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Science: Peer review
By Ellen Sexton. How to get authoritative information on science topics. How to find articles, books and more written by scientists.
When you are determining whether or not the article you found is a peer-reviewed article, you should consider the following.
Does the article have the following features?
Is the journal in which you found the article published or sponsored by a professional scholarly society, professional association, or university academic department? Does it describe itself as a peer-reviewed publication? (To know that, check the journal's website).
Did you find a citation for it in one of the databases that includes scholarly publications? (Academic Search Complete, PsycINFO, etc.)? Read the database description to see if it includes scholarly publications.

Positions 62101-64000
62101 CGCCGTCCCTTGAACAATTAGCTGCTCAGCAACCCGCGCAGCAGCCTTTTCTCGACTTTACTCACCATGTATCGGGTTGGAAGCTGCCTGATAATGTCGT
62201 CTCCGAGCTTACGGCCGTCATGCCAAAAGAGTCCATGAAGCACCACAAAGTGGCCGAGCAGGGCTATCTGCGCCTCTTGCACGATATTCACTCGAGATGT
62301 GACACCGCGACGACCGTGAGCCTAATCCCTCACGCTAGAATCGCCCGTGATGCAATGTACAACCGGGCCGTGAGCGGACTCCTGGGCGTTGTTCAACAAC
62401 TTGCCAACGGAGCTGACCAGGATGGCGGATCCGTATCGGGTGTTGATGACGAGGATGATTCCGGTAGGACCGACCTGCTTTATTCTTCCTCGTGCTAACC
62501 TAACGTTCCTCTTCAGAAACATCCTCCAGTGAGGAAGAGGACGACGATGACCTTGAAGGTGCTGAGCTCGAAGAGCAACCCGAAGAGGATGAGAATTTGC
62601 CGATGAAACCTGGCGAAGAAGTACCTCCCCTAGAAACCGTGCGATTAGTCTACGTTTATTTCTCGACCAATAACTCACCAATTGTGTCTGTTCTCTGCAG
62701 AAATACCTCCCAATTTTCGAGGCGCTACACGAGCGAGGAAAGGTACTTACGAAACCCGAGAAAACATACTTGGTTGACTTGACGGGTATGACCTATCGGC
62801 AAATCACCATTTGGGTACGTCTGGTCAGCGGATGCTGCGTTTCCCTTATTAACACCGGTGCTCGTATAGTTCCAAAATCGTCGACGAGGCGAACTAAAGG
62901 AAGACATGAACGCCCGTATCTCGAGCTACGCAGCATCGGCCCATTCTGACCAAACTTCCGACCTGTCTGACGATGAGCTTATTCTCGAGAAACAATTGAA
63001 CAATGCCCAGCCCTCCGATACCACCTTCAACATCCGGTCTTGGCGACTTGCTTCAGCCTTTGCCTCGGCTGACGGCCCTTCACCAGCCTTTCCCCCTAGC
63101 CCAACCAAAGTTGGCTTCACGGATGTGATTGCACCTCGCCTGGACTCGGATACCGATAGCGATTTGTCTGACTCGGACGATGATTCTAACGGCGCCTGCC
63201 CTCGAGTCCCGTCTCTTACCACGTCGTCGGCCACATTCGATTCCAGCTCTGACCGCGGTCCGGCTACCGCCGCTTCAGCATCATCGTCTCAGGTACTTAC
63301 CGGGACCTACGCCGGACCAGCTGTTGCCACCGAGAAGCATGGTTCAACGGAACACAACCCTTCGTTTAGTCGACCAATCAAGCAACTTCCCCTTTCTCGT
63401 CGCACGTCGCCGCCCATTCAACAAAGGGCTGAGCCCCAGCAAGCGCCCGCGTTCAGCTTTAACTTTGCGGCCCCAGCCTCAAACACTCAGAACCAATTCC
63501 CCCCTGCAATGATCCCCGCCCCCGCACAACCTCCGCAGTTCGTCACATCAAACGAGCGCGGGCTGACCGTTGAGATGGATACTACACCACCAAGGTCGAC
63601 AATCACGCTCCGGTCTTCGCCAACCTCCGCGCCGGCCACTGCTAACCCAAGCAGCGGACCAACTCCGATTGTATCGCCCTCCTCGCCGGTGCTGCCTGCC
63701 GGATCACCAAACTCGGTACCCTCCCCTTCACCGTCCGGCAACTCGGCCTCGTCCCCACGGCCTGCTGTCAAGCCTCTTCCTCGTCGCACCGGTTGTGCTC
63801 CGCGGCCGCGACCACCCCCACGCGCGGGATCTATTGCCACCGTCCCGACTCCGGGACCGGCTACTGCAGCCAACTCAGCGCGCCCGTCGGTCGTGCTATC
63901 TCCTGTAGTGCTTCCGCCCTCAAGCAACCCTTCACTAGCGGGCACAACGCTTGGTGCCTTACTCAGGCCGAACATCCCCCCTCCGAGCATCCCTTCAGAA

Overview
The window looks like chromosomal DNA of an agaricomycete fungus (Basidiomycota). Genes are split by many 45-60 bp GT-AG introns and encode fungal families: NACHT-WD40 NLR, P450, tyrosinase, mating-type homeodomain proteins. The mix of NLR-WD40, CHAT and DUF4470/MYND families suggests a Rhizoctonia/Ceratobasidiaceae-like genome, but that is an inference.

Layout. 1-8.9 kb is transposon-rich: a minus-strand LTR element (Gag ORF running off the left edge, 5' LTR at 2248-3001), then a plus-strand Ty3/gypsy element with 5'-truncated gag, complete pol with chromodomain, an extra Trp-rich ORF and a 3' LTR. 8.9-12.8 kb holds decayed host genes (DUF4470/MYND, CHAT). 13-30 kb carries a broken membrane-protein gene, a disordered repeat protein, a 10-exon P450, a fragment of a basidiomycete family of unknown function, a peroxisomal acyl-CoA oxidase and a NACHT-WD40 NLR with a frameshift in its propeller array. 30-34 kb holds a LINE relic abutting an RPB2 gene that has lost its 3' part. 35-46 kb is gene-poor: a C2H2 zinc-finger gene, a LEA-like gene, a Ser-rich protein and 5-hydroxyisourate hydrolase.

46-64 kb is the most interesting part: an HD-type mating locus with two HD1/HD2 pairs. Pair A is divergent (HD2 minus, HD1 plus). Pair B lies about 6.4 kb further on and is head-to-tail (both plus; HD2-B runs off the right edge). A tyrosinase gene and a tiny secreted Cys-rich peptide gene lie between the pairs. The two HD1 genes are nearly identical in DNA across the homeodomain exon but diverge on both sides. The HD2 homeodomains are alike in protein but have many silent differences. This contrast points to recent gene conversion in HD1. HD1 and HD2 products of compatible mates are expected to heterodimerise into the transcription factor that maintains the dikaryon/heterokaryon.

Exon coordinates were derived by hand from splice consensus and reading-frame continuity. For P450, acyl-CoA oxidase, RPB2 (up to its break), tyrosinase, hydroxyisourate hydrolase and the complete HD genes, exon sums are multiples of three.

In the database, did you limit your search to scholarly or peer-reviewed publications? (See video tutorial below for a demonstration.)
Is the topic of the article narrowly focused and explored in depth?
Is the article based on either original research or authorities in the field (as opposed to personal opinion)?
Is the article written for readers with some prior knowledge of the subject?
If your field is social or natural science, is the article divided into sections with headings such as those listed below?
Theory or Background
FInding peer reviewed articles
Many library databases let you limit your search results to peer reviewed articles, e.g. on the EBSCOHost platform: